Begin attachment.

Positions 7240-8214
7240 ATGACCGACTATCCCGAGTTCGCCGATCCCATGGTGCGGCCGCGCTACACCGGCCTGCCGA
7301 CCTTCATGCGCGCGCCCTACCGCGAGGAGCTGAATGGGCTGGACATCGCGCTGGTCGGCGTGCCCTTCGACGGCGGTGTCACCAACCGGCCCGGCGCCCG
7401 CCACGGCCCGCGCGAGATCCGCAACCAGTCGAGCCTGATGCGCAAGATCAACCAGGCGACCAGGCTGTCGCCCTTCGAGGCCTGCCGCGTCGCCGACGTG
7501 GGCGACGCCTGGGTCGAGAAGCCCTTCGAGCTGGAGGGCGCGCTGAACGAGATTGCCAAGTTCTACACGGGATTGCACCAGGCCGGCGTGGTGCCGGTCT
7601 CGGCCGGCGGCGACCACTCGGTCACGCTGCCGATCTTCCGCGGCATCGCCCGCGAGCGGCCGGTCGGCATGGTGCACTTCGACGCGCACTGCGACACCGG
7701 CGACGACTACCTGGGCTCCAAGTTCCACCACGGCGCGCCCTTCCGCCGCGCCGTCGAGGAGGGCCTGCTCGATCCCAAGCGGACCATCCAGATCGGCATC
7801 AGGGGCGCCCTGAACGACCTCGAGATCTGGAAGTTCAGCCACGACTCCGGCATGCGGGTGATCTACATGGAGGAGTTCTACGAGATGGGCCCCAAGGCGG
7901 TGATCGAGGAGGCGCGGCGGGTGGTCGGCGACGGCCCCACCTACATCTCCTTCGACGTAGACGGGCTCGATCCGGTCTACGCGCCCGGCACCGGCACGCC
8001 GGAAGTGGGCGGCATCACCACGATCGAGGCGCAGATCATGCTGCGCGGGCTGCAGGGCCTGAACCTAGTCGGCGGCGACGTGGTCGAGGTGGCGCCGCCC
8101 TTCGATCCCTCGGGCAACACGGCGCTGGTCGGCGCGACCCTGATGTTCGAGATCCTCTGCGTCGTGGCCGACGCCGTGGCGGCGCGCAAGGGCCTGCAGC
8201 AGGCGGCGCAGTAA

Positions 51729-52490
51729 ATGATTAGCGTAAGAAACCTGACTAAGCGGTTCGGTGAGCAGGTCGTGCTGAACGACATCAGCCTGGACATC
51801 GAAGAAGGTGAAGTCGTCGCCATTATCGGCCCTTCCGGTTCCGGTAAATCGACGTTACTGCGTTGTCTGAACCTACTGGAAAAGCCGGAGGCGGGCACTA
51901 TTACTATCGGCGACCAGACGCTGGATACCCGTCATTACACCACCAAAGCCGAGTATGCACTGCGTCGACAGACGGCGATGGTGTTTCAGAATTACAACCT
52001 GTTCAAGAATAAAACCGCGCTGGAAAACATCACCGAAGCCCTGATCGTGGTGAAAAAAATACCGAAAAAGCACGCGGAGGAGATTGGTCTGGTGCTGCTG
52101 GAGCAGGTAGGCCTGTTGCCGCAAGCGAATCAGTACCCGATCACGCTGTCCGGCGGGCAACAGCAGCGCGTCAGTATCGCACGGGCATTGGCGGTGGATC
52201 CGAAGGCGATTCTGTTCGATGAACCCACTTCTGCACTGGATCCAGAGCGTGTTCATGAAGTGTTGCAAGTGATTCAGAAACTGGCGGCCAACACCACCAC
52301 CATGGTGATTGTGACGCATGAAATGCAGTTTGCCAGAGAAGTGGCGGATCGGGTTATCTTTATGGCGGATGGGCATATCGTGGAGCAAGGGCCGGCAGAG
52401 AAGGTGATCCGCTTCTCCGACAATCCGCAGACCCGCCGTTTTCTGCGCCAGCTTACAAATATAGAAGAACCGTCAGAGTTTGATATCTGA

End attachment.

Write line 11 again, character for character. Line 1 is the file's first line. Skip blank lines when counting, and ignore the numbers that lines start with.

8101 TTCGATCCCTCGGGCAACACGGCGCTGGTCGGCGCGACCCTGATGTTCGAGATCCTCTGCGTCGTGGCCGACGCCGTGGCGGCGCGCAAGGGCCTGCAGC